Hooray for summertime! We all look forward to afternoons by the pool, trips to the park and beach days. What do all of these things have in common? Sun exposure, that’s what! Now, the sun is certainly not something we should fear. It helps our bodies produce Vitamin D and is proven to boost mood, but too much of it can lead to skin damage and other health problems. Now is the time to teach your kids about sun safety and what they can to do make the most of sunny days without compromising their health lisinopril medication.
Here’s what you can do to help your children develop good sun safety habits:
• Dress them in lightweight, light-colored clothing (Did you know that there is even clothing made specifically to block UV rays?)
• Lather on sunscreen that’s at least SPF 30, even when it’s cloudy. Experts recommend putting sunscreen on about a half an hour prior to sun exposure and reapplying approximately every 2 hours. (note: Infants under 6 months should not wear sunscreen. Instead, make sure they’re covered up with protective clothing).
• Invest in a good bottle of water resistant sunscreen, as water intensifies the sun’s effect on skin due to reflection.
• Try to minimize the amount of time spent in direct sunlight between 10AM and 4PM, as this is the period when the sun’s rays are the strongest and most damaging.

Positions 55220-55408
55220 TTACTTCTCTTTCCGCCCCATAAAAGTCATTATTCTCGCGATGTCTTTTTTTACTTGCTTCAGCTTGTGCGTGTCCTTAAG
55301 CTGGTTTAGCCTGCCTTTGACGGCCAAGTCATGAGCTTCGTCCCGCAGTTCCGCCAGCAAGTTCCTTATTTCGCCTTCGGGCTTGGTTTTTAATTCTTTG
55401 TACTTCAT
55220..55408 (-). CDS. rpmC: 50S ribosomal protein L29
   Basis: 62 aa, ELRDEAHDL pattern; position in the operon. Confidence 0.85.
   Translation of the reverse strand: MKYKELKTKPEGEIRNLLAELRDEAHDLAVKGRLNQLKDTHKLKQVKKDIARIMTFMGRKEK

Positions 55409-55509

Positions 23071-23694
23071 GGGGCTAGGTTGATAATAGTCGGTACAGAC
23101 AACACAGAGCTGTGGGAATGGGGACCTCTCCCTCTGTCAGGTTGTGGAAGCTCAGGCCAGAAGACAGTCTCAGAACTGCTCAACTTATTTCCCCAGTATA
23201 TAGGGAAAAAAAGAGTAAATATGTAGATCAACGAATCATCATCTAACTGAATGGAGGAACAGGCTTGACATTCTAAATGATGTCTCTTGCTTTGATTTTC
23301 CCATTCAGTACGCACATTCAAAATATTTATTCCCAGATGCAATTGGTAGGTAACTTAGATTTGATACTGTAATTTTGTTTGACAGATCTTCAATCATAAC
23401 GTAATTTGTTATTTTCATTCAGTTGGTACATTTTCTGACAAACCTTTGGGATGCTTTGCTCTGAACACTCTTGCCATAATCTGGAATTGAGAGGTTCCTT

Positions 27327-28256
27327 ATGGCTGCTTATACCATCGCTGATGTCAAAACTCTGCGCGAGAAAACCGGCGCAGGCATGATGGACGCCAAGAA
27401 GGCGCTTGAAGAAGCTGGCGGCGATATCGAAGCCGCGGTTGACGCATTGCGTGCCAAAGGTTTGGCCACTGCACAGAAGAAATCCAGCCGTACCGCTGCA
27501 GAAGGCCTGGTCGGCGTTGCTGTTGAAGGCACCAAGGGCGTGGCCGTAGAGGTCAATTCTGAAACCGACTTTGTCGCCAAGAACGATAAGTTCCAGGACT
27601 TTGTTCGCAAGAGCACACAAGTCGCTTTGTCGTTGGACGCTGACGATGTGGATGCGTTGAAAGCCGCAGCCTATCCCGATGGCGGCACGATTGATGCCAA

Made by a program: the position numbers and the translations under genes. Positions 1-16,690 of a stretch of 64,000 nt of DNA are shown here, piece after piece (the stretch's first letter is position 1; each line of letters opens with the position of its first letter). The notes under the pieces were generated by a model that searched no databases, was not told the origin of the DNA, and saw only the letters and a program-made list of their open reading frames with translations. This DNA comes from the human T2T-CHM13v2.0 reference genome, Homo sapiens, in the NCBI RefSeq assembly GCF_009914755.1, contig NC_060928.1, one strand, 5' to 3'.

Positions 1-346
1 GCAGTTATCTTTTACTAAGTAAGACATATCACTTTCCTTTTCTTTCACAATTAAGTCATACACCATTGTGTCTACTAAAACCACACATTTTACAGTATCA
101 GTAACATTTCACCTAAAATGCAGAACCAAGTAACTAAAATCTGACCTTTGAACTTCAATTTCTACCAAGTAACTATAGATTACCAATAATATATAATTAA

• Make sure all family members wear sunglasses! People often forget that the eyes are as prone to sun damage as the skin.
But what if it’s too late for all that and your child gets a sunburn? While prevention should always be top of mind, there are ways to ease the pain of sunburn.
• Encourage them to drink more water than usual
• Run a cool bath
• Use lotion with lots of aloe on all affected areas of the skin
• Give them ibuprofen or acetaminophen
• Avoid any sun exposure until skin has healed
Also, be aware of the signs of severe sunburn and/or sun poisoning. Symptoms like nausea, headache, fever and light-headedness warrant a trip to the doctor.
Summer activities are the best, but make sure that your child enjoys them without skin damage this season. If your child is spending their days in preschool or at summer camp, talk to the care provider to ensure that they too follow proper sun safety habits for outdoor activities.